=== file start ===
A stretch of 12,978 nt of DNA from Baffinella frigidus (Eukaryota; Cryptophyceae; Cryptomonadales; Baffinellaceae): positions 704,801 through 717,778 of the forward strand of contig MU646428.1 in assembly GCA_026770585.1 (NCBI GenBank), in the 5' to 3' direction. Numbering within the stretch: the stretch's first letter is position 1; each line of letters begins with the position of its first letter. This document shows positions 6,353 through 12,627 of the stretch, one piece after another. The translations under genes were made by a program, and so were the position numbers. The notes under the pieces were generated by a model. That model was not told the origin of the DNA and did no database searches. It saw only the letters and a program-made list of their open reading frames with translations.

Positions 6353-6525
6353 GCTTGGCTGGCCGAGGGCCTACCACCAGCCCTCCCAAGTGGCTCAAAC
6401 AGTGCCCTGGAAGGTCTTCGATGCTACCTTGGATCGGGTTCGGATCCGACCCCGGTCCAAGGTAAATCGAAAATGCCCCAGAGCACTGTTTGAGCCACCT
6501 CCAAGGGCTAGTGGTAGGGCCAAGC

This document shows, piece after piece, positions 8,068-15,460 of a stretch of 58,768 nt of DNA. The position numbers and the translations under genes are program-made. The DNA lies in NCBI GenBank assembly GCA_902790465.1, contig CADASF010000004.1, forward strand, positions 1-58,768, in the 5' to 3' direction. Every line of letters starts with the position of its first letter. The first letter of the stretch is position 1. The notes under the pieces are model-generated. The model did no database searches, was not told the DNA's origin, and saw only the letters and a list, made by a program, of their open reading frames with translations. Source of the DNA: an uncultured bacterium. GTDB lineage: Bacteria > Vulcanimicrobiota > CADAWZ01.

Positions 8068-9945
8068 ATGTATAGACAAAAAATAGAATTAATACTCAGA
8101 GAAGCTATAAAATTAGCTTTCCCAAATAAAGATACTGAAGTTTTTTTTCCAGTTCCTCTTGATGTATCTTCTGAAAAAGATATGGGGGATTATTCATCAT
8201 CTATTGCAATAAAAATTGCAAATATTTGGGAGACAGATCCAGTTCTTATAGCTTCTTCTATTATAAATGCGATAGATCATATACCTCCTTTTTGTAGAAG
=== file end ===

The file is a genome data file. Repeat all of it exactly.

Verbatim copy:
A stretch of 12,978 nt of DNA from Baffinella frigidus (Eukaryota; Cryptophyceae; Cryptomonadales; Baffinellaceae): positions 704,801 through 717,778 of the forward strand of contig MU646428.1 in assembly GCA_026770585.1 (NCBI GenBank), in the 5' to 3' direction. Numbering within the stretch: the stretch's first letter is position 1; each line of letters begins with the position of its first letter. This document shows positions 6,353 through 12,627 of the stretch, one piece after another. The translations under genes were made by a program, and so were the position numbers. The notes under the pieces were generated by a model. That model was not told the origin of the DNA and did no database searches. It saw only the letters and a program-made list of their open reading frames with translations.

Positions 6353-6525
6353 GCTTGGCTGGCCGAGGGCCTACCACCAGCCCTCCCAAGTGGCTCAAAC
6401 AGTGCCCTGGAAGGTCTTCGATGCTACCTTGGATCGGGTTCGGATCCGACCCCGGTCCAAGGTAAATCGAAAATGCCCCAGAGCACTGTTTGAGCCACCT
6501 CCAAGGGCTAGTGGTAGGGCCAAGC

This document shows, piece after piece, positions 8,068-15,460 of a stretch of 58,768 nt of DNA. The position numbers and the translations under genes are program-made. The DNA lies in NCBI GenBank assembly GCA_902790465.1, contig CADASF010000004.1, forward strand, positions 1-58,768, in the 5' to 3' direction. Every line of letters starts with the position of its first letter. The first letter of the stretch is position 1. The notes under the pieces are model-generated. The model did no database searches, was not told the DNA's origin, and saw only the letters and a list, made by a program, of their open reading frames with translations. Source of the DNA: an uncultured bacterium. GTDB lineage: Bacteria > Vulcanimicrobiota > CADAWZ01.

Positions 8068-9945
8068 ATGTATAGACAAAAAATAGAATTAATACTCAGA
8101 GAAGCTATAAAATTAGCTTTCCCAAATAAAGATACTGAAGTTTTTTTTCCAGTTCCTCTTGATGTATCTTCTGAAAAAGATATGGGGGATTATTCATCAT
8201 CTATTGCAATAAAAATTGCAAATATTTGGGAGACAGATCCAGTTCTTATAGCTTCTTCTATTATAAATGCGATAGATCATATACCTCCTTTTTGTAGAAG